Decentralized CCU Systems

Detailed overview of innovation with sample startups and prominent university research

What it is

Decentralized CCU systems represent a paradigm shift in carbon capture and utilization (CCU), moving away from large, centralized facilities and towards smaller, modular systems that can be deployed closer to CO2 emission sources or in remote locations. This distributed approach offers advantages in terms of flexibility, scalability, and reduced transportation costs, enabling a more localized and efficient utilization of CO2 emissions.

Impact on climate action

Decentralized CCU Systems transform CO2 emissions into valuable products at localized levels, reducing overall carbon footprints. By decentralizing the process, they mitigate transportation emissions associated with centralized facilities. This innovation fosters community engagement and empowers local economies while actively combating climate change through tangible CO2 reduction.


Decentralized CCU systems can leverage a variety of CO2 conversion technologies, including:

  • Modular Electrochemical Conversion: Small-scale electrochemical reactors can be deployed at various locations to convert CO2 into fuels, chemicals, and other products.
  • Containerized Biological Conversion: Microbial fermentation systems can be housed in shipping containers for easy transport and deployment, enabling CO2 conversion into biofuels, bioplastics, and other bio-based products at the source of emissions.
  • Compact Thermochemical Conversion: Smaller, modular thermochemical reactors can be used to convert CO2 into syngas at a local level, providing a feedstock for various industrial processes.
  • On-Site CO2 Capture: Technologies like membrane separation or adsorption can be used to capture CO2 directly from flue gas streams at industrial facilities, enabling on-site CO2 utilization.

TRL : 5-7 (depending on the specific technology and application)

Prominent Innovation themes

  • Standardized Modular Designs: Developing standardized, modular designs for CCU systems allows for easy transportation, installation, and integration, making decentralized deployment more feasible.
  • Process Intensification: Research focuses on developing compact and highly efficient CCU processes that can be implemented in smaller, modular systems.
  • Artificial Intelligence (AI) and Machine Learning: AI and machine learning are being used to optimize the operation and performance of decentralized CCU systems, adapting to varying CO2 sources and product demand.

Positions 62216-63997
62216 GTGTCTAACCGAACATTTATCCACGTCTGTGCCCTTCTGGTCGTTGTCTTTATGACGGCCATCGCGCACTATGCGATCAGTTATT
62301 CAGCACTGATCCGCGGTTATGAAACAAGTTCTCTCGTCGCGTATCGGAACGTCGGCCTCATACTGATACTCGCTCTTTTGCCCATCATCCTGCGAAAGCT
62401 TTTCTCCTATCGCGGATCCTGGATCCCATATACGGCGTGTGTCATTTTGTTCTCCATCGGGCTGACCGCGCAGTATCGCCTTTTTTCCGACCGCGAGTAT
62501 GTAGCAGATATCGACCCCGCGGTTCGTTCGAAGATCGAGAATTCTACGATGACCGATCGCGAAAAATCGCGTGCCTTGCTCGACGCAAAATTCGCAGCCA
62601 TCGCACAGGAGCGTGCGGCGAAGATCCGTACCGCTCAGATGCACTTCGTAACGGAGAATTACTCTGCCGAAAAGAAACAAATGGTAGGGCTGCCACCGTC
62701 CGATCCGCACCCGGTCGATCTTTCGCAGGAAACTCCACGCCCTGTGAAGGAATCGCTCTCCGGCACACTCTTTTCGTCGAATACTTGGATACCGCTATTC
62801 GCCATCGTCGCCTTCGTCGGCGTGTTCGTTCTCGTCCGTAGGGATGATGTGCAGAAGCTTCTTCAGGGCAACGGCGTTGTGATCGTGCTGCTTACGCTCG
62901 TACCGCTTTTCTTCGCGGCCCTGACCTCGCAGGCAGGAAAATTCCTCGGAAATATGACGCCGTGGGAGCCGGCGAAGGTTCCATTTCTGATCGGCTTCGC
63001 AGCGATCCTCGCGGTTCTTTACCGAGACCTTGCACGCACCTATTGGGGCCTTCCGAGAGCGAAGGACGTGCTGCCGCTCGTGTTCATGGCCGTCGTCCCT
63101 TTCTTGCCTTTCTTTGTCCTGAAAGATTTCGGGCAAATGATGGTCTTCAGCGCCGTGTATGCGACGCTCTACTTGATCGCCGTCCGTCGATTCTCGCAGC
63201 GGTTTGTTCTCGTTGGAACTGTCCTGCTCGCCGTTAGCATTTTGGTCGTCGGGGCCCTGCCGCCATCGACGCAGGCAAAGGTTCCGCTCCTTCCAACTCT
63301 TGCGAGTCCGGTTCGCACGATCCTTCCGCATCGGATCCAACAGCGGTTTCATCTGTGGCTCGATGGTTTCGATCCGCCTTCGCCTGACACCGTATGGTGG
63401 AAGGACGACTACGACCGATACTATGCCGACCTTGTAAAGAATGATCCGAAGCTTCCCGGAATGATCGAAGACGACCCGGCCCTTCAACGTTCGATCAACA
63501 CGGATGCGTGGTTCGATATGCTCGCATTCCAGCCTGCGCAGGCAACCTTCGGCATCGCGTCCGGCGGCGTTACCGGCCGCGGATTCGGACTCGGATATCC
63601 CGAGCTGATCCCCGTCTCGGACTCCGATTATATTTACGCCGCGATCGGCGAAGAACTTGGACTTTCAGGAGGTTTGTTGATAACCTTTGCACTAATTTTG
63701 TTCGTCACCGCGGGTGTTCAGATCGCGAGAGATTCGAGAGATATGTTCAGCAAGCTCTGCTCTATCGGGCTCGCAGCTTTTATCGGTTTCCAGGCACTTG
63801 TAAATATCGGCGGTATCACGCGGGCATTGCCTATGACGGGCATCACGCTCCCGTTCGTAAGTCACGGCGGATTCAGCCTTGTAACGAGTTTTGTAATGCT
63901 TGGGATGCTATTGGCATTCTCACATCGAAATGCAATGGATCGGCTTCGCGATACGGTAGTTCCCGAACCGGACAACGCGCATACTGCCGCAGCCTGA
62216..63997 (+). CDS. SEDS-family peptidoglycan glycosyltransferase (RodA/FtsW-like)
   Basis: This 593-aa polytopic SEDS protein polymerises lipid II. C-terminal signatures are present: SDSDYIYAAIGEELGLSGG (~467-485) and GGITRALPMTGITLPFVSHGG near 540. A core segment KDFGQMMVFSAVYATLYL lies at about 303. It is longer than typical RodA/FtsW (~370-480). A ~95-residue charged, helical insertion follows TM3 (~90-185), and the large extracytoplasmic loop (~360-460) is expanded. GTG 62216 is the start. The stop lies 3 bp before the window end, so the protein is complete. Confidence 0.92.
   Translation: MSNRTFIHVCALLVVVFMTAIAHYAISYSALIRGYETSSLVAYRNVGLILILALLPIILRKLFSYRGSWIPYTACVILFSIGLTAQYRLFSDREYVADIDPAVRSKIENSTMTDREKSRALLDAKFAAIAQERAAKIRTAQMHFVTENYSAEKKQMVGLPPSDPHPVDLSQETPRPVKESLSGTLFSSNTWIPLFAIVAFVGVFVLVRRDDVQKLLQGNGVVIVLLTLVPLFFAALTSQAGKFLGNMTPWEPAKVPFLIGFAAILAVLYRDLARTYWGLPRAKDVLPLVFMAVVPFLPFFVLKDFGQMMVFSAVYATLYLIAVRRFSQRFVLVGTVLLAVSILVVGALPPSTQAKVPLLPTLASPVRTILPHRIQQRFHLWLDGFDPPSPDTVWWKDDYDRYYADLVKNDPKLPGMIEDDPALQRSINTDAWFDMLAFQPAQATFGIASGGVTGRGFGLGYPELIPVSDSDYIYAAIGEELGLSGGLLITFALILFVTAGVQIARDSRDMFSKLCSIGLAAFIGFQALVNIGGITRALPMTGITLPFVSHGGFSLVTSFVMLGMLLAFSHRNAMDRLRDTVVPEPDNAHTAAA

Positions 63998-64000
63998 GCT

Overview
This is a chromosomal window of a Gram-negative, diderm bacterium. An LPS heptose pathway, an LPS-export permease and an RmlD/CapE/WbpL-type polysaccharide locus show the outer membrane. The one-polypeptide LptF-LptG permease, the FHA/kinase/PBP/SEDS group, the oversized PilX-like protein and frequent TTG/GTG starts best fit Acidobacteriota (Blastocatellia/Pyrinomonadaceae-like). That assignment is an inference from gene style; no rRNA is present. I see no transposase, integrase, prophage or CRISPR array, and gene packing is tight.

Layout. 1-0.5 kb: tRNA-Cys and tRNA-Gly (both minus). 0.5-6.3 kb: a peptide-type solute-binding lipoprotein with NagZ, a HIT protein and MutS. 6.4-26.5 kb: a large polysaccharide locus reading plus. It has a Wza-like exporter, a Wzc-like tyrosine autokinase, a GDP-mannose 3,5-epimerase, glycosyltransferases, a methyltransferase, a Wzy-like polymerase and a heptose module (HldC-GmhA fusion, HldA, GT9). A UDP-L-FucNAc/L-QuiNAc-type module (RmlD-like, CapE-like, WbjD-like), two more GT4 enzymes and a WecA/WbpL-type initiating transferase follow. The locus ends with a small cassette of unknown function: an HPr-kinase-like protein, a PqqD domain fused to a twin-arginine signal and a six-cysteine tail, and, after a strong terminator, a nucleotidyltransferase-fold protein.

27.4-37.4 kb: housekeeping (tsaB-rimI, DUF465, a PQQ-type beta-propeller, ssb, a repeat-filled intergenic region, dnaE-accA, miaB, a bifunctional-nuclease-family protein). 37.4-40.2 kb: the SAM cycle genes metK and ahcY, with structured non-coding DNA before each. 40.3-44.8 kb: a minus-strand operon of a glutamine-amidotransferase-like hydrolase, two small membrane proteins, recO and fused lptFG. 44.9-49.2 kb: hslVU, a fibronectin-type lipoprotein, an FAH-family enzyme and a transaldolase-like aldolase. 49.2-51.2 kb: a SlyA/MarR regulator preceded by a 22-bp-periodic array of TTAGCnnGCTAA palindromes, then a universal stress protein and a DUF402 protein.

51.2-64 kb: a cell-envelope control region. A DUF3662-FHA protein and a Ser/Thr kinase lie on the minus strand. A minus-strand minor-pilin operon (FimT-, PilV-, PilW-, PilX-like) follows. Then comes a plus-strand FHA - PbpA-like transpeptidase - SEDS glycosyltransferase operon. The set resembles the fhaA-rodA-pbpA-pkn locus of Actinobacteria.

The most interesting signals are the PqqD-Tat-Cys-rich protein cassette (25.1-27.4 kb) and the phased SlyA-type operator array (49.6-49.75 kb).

• Blockchain for Supply Chain Management: Blockchain technology can be used to track and trace CO2 and its converted products in decentralized systems, ensuring transparency and accountability throughout the supply chain.

Other Innovation Subthemes

  • Modular Electrochemical Reactors
  • Containerized Microbial Fermentation
  • Compact Thermochemical Conversion
  • On-Site CO2 Capture Technologies
  • Standardized Modular Designs
  • Process Intensification in CCU
  • AI Optimization of CCU Systems
  • Machine Learning for CCU Efficiency
  • Decentralized CO2 Utilization Networks
  • Localized CO2 Conversion Facilities
  • Scalable CCU Technologies
  • Customized CCU Solutions for Industries
  • Distributed CO2 Emission Reduction
  • Real-Time Monitoring of CCU Processes
  • Decentralized CCU Infrastructure Development

Sample Global Startups and Companies

  • Carbon Engineering:
    • Technology Focus: Carbon Engineering specializes in Direct Air Capture (DAC) technology, which involves capturing carbon dioxide directly from the atmosphere. They then utilize this captured CO2 for various purposes, such as producing synthetic fuels or sequestering it underground.
    • Uniqueness: Carbon Engineering is unique in its focus on DAC technology, which has the potential to directly remove CO2 from the atmosphere at scale. Their approach allows for the utilization of CO2 as a feedstock for fuel production, contributing to carbon neutrality or even carbon negativity.
    • End-User Segments: Their solutions could be targeted towards industries seeking to reduce their carbon footprint, including transportation, energy production, and manufacturing.
  • Prometheus Fuels:
    • Technology Focus: Prometheus Fuels is likely focused on producing carbon-neutral or carbon-negative fuels using renewable energy and captured carbon dioxide. Their approach may involve combining renewable energy sources with CO2 captured from the atmosphere or industrial processes to produce synthetic fuels.
    • Uniqueness: Prometheus Fuels stands out for its emphasis on producing carbon-neutral or carbon-negative fuels, addressing both the emissions from fuel combustion and the carbon footprint associated with fuel production.